Unlike emulsions, microemulsions are thermodynamically stable. Its stability is often explained by entropy changes brought about by dispersing liquid in another liquid, however this can't be the whole story behind its stability since dispersing liquids also happens in regular emulsions and they aren't stable thermodynamically.

I am not sure if I am correct, but I think that stability of microemulsions is due to the interactions between molecules on liquid interphase and emulsifier being better (stronger) than between molecules in the bulk of the liquid droplet in similar way when liquid spreads on the surface of the solid forming no contact angle with the surface. If interactions between emulsifier and surface molecules are more favourable than surface molecules have lower potential energy compared to the bulk and there is tendency to increase surface area between molecules and emulsifier or in other words there is tendency to create emulsion.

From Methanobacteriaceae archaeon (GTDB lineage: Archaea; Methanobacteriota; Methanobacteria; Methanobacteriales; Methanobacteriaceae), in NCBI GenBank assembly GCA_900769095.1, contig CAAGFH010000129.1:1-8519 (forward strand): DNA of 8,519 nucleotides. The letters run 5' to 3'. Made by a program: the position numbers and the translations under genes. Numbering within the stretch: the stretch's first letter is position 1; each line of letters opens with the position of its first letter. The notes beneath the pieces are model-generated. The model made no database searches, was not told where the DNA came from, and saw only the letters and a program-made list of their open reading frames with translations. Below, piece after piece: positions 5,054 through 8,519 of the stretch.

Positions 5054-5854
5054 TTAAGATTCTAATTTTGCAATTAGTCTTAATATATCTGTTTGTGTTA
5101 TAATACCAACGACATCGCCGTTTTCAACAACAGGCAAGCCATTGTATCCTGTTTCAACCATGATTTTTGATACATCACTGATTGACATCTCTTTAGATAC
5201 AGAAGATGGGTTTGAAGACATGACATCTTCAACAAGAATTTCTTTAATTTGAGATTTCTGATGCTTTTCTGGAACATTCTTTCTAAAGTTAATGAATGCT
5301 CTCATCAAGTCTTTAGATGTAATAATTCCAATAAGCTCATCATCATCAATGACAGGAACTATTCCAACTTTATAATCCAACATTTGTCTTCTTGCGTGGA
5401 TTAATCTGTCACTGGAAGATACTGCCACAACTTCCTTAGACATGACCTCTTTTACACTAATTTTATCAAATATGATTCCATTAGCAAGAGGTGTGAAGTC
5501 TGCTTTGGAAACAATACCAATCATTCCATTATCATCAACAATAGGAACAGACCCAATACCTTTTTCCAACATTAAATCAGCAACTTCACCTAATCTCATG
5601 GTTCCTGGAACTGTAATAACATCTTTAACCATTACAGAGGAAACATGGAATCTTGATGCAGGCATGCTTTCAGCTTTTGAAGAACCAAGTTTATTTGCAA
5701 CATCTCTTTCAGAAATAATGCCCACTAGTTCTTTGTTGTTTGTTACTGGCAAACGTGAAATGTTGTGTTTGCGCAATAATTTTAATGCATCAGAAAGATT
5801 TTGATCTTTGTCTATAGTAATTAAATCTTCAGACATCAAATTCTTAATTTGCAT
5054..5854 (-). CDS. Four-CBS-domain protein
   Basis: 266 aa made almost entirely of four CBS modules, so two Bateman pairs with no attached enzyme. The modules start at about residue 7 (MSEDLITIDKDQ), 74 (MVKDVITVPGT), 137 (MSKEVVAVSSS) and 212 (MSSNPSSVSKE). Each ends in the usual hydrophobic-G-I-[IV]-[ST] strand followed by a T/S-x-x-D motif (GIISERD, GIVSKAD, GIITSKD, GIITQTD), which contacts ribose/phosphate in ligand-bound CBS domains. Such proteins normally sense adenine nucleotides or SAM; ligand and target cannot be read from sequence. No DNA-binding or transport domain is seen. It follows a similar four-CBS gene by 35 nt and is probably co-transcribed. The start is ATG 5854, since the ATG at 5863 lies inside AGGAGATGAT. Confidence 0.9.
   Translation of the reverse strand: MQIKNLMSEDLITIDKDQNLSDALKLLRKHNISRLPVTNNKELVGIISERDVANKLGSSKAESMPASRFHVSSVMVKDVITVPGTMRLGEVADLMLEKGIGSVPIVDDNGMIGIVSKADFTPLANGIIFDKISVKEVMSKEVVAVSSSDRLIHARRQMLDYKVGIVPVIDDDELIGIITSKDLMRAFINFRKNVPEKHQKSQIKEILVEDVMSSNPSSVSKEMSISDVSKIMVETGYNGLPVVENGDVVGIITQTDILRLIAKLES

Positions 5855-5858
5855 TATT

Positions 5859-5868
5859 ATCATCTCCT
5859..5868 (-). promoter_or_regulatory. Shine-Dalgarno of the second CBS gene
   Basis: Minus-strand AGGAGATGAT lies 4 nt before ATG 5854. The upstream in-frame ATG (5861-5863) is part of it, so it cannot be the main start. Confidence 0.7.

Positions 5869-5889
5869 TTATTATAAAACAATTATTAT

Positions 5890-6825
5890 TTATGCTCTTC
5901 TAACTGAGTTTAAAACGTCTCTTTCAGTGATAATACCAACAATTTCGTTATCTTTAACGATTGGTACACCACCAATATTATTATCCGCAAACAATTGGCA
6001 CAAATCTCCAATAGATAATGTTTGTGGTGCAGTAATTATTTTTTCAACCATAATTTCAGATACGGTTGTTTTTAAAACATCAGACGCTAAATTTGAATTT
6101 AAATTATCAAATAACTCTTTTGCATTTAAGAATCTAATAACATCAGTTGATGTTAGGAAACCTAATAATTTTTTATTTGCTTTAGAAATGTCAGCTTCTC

I wasn't able to find this explanation anywhere online though, but I think it has sense. What are your thoughts?

  • $\begingroup$ I think they are more like a true solution of a supramolecular complex, when normal emulsions are rather two phases only somewhat protected from separating. $\endgroup$
    – Mithoron
    Dec 29 '21 at 23:09

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